How are those New Year’s resolutions doing for you? Have your annual good intentions already bit the dust? Yeah, mine too. Fear not! Each new calendar year presents us with multiple chances to begin anew.
If you missed out on New Year’s Day, Spring Equinox can stand in its stead. Winter can be rough. Makes more sense to celebrate its end. Spring Equinox was observed as New Year’s Day in America until we adopted the Gregorian calendar in 1752. So call yourself a traditionalist and go!
Spring Equinox is the federal New Year’s holiday in India. In Japan, everyone gets the day off and flocks to parks where fruit trees bloom. Falling on Spring Equinox, Nowruz, Persian for “new day,” is a major holiday in Iran and all the way to the Balkans. What began as a holy day for Zoroastrians morphed into a huge party — festive singing and dancing, ceremonial feasting, and fires to chase out lingering cold.
Ride those Spring Equinox metaphors for all it’s worth. You don’t need a yard to plant seeds. Take any small object — a bead, rock, or even a chunk of tree bark — and infuse into it what you desire to manifest in the upcoming year. Bury the object in the dirt or suspend it from a tree or shrub. Nature’s energy is surging upward and so can you along with it.
Hindus embrace the beginning of spring explosively with Holi, set on a Full Moon near Spring Equinox. People pelt each other with colored powders; the streets and sidewalks flow with color. It’s impossible to be sad. Or clean. For us neatniks, it’s a time for new brightly colored kitchen linens and a vase of flowers in the bathroom, bringing the outdoors in.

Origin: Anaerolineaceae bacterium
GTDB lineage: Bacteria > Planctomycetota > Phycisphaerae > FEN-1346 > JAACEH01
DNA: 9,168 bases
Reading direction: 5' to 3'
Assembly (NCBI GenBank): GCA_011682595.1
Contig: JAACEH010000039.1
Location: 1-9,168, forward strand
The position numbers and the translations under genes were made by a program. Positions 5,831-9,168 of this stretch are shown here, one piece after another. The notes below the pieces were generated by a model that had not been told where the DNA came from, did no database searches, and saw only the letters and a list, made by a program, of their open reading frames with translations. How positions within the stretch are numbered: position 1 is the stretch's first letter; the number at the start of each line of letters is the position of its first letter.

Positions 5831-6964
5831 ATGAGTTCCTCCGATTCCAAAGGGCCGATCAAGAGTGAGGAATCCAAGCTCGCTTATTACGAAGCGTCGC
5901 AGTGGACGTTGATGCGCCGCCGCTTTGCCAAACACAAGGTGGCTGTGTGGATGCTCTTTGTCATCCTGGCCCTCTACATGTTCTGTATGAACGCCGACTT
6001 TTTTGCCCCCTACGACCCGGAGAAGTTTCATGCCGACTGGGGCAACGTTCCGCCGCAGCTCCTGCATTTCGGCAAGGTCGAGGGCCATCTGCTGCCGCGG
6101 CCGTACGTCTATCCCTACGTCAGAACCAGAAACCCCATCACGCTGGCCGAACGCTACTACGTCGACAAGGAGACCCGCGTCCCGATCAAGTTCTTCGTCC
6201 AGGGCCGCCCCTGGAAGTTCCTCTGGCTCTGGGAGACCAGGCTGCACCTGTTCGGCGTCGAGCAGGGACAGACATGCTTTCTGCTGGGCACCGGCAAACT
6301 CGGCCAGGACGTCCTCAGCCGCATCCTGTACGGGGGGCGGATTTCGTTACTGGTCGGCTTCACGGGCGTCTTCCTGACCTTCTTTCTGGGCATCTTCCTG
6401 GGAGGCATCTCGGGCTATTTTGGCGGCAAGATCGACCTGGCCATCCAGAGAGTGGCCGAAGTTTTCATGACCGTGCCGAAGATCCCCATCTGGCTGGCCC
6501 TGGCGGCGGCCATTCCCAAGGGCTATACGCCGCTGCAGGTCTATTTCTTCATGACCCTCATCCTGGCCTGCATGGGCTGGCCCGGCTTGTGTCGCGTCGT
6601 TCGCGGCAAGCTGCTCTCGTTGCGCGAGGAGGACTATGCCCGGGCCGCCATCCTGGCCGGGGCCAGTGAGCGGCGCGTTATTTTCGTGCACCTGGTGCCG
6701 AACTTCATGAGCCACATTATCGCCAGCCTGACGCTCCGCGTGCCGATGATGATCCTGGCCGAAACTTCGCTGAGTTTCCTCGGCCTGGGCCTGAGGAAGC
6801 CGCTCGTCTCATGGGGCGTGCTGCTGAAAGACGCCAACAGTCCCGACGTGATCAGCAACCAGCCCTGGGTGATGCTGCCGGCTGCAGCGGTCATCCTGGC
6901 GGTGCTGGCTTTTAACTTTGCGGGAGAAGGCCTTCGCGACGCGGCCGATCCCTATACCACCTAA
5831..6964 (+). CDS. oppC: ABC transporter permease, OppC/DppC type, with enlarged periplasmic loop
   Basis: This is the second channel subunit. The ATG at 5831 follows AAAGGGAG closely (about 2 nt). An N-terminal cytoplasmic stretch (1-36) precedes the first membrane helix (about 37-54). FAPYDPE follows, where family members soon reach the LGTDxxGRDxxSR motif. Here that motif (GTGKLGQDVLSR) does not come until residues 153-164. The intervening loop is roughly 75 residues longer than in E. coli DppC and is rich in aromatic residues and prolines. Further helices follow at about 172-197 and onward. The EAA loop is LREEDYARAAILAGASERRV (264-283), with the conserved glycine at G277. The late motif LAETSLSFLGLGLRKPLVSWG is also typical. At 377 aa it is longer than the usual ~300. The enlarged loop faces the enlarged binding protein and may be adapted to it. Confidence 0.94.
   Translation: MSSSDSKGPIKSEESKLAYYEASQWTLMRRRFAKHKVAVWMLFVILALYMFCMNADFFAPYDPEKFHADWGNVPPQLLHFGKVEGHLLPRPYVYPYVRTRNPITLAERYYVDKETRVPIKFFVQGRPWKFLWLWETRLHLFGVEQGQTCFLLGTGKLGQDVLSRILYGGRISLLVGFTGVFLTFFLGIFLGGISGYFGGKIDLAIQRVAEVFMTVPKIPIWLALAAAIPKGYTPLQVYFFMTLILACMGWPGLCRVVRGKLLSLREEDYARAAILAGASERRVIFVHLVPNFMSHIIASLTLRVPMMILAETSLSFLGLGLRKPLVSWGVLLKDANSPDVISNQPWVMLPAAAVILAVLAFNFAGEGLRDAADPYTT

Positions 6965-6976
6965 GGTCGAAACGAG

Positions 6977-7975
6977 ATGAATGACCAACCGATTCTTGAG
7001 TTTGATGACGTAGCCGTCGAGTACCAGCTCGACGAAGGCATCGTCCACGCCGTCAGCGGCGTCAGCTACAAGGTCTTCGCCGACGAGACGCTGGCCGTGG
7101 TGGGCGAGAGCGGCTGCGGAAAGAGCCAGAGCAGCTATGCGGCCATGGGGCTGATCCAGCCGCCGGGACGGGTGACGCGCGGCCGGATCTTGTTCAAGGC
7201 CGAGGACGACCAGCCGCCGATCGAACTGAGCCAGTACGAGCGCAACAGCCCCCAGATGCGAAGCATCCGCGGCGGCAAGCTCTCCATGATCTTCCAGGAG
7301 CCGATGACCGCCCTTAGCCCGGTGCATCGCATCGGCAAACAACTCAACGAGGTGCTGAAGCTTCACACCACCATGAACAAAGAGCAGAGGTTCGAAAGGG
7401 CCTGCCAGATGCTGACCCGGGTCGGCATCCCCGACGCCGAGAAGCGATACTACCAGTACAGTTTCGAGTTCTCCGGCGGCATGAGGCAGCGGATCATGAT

The Chinese tackle the New Year earlier, starting on the second New Moon after Winter Solstice. It makes sense in a way. Although deep into winter, it’s the first time we can feel the days getting longer. Even in the dire cold, buds are setting on branches; sap rises in the snow-burdened maple tree. In adversity, there is strength and commitment to the future.
Chinese New Year is a time to let everything go. Sweep out the abode with the intention of cleaning emotional house as well, going into the year lighter with less baggage. Drums larger than barrels are beaten and cymbals clanged. Fireworks explode everywhere. Like a giant ceremonial tide, noise chase out bad luck and negativity so all the right rituals and ceremonial foods can bring in good fortune.
If you miss even these, there are more new-year opportunities: the Jewish New Year, Rosh Hashana, in September, and Diwali for Hindus in November. Proving, thankfully, it’s never too late for new year’s resolutions.